Amendment 543 of the Constitution of Alabama of 1901 states: “in order to protect the natural heritage and diversity of Alabama for future generations, the state, acting through the Forever Wild Land Trust, will acquire lands, the title of which shall be held in the Alabama Trust Fund to ensure their protection and use for conservational, educational, recreational or aesthetic purposes.” (Section 2(20)(b))

The funding of the trust came up for renewal in the 2011 Regular Session. The following amendment which will appear on the General Election ballot in November 2012 is a compromise reached between those seeking to refund the Forever Wild Trust and those seeking to stop the funding (or land acquisition by the Trust) and/or divert funds to other uses.

LWVAL supported refunding legislation, opposed the original version of SB369, but supported the Substitute SB369 and supports passage of the amendment.

The proposed amendment states: “All moneys paid to the Forever Wild Land Trust pursuant to Section 7 of Amendment 543 of the Constitution of Alabama of 1901, now appearing as Section 7 of Section 219.07 of the Official Recompilation of the Constitution of Alabama of 1901, as amended, shall continue to be paid for a 20-year period beginning with the 2012-2013 fiscal year retroactive to October 1, 2012, and ending in the fiscal year 2031-2032.”

It will appear on the ballots as: “Proposing an amendment to the Constitution of Alabama of 1901, relating to the Forever Wild Land Trust, to reauthorize the trust for a 20-year period.” “Yes ( ) No ( ).”

Illegal Immigration Law (HB56: The Beason-Hammon Alabama Taxpayer and Citizen Protection Act)

Effective Dates: Sections 22 and 23 immediately following becoming law; Section 9 January 1, 2012; Section 15 April 1, 2012; the remainder of this act the first day of the third month after becoming law. It was signed into law in June.

The law was modeled in part after the Arizona law, but goes much further. And it appears that experts on constitutional law were consulted on how to craft the law to avoid negative federal court decisions. The law has been challenged in federal court in Huntsville.

Section 2 of the act presents the rationale for the legislation: “The State of Alabama finds that illegal immigration is causing economic hardship and lawlessness in this state and that illegal immigration is encouraged when public agencies within this state provide public benefits without verifying immigration status. Because the costs incurred by school districts for the public elementary and secondary education of children who are aliens not lawfully present in the United States can adversely affect the availability of public education resources to students who are United States citizens or are aliens lawfully present in the United States, the State of Alabama determines that there is a compelling need for the State Board of Education to accurately measure and assess the population of students who are aliens not lawfully present in the United States, in order to forecast and plan for any impact that the presence such population may have on publicly funded education in this state. The State of Alabama further finds that certain practices currently allowed in this state impede and obstruct the enforcement of federal immigration law, undermine the security of our borders, and impermissibly restrict the privileges and immunities of the citizens of Alabama. Therefore, the people of the State of Alabama declare that it is a compelling public interest to discourage illegal immigration by requiring all agencies within this state to fully cooperate with federal immigration authorities in the enforcement of federal immigration laws. The State of Alabama also finds that other measures are necessary to ensure the integrity of various governmental programs and services.”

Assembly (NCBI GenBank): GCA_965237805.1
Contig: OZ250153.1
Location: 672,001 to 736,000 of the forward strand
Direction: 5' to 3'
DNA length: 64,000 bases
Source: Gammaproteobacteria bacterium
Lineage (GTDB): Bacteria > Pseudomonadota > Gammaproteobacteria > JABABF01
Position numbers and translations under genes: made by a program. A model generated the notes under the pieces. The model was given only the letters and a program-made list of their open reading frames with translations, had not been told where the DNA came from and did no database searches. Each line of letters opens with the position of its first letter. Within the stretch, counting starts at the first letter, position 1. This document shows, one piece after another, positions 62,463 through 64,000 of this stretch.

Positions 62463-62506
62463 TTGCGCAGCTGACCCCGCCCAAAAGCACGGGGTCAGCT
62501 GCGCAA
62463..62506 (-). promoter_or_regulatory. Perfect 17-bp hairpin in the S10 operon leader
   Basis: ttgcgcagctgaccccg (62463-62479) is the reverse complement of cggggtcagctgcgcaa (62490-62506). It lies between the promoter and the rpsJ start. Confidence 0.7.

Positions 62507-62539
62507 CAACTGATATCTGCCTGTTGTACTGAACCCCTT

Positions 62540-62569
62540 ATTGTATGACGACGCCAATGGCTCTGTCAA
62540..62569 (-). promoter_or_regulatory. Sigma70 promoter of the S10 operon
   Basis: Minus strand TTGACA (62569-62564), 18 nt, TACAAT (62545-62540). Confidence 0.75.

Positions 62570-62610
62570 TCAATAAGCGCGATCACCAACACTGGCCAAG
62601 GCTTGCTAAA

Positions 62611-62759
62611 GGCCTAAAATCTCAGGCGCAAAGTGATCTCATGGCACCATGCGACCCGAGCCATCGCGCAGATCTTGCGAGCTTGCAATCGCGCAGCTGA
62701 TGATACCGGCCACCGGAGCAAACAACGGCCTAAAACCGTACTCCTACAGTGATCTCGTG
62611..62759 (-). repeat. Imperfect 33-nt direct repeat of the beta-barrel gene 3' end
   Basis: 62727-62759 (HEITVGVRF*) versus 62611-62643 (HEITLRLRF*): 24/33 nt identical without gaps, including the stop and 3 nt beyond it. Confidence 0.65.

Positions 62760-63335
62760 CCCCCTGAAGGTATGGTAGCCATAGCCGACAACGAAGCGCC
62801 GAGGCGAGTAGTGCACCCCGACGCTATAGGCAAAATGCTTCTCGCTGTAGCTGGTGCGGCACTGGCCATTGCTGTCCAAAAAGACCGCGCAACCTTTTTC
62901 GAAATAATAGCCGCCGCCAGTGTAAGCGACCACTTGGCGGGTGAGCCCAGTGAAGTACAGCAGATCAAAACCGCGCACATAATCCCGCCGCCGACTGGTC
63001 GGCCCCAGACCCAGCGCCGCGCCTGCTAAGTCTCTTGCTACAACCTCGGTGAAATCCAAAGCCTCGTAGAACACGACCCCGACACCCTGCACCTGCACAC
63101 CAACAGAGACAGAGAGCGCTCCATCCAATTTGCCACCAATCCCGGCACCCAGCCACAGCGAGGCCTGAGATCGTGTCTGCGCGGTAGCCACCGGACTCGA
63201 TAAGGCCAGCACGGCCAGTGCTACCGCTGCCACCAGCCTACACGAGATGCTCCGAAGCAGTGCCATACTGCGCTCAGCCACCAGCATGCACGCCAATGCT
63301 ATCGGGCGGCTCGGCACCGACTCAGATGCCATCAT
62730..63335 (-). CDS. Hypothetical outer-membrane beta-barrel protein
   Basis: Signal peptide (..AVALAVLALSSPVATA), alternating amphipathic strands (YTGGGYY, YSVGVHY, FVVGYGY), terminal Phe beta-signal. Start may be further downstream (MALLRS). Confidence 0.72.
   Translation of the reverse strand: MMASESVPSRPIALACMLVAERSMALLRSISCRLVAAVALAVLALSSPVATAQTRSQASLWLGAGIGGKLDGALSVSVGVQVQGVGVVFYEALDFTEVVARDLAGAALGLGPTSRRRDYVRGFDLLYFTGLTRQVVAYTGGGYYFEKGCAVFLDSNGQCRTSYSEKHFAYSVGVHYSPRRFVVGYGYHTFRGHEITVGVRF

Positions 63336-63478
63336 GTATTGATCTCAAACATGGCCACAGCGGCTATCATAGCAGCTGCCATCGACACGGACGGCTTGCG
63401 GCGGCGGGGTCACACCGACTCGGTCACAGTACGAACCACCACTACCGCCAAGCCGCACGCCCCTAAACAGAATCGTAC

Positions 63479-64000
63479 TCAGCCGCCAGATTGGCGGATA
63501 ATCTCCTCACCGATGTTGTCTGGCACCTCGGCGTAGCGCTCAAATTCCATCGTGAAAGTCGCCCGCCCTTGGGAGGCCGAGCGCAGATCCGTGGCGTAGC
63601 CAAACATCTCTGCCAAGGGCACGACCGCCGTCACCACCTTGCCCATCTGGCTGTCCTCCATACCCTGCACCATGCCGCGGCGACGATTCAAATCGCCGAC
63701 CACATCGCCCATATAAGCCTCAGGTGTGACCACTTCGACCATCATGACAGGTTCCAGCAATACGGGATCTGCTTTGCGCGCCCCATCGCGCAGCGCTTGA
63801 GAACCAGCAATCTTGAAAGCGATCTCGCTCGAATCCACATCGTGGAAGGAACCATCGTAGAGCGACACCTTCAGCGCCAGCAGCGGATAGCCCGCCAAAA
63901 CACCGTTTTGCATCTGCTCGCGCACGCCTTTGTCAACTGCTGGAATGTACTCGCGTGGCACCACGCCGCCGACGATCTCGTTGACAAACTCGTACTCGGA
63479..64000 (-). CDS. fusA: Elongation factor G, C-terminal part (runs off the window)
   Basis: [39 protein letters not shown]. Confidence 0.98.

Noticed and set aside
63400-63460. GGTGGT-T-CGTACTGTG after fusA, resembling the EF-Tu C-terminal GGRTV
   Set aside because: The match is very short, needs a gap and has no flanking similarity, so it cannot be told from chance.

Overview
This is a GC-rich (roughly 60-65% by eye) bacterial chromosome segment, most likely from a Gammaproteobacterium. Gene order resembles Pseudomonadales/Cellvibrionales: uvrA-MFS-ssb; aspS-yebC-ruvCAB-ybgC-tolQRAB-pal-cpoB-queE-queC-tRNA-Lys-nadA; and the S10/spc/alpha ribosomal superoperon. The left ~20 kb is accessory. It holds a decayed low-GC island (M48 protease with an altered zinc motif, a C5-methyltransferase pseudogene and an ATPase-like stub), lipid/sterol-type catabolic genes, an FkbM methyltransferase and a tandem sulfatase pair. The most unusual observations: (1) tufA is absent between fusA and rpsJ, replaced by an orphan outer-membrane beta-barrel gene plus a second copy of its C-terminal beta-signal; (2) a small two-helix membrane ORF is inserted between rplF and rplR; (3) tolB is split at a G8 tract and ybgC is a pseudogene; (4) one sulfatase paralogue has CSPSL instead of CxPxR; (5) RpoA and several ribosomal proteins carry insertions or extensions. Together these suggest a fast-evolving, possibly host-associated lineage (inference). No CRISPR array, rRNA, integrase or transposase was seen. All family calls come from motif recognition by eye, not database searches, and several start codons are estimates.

Some of the provisions within the act:
  • Authorize state and local police officers to ask about the immigration status of anyone they stop based on a “reasonable suspicion” the person is an illegal immigrant. In all such situation verification is specified through federal government procedures. The law states: “A person shall be regarded as an alien unlawfully present in the United States only if the person’s unlawful immigration status has been verified by the federal government pursuant to 8 U.S.C. § 373(c). No officer of this state or any political subdivision of this state shall attempt to independently make a final determination of an alien’s immigration status.” This is repeated in various ways several times.
  • Bar illegal immigrants from enrolling in any public college or university.
  • Require public schools to determine the immigration status of all students and report the statistics on numbers of legal and illegal students enrolled and the costs associated with educating the illegal students. This information is to be reported to the State Board of Education which must report in turn to the Legislature.
  • Make it illegal for illegal aliens to use false documents and illegal for anyone to supply such documents.
  • Make it a crime to knowingly rent housing to an illegal immigrant.
  • Require employers to use the federal E-Verify system to determine the legal status of all new hires.
  • Require those holding contracts with Alabama governments to E-Verify employees and to certify their employees are citizens or legal immigrants. Establish penalties for failure to do so, including loss of contracts after the second offense.
  • Make knowingly transporting illegal aliens a crime.
  • Seek to stop Alabama public officials and employees from attempting to stop enforcement of the law and to require all public officials to comply with the law.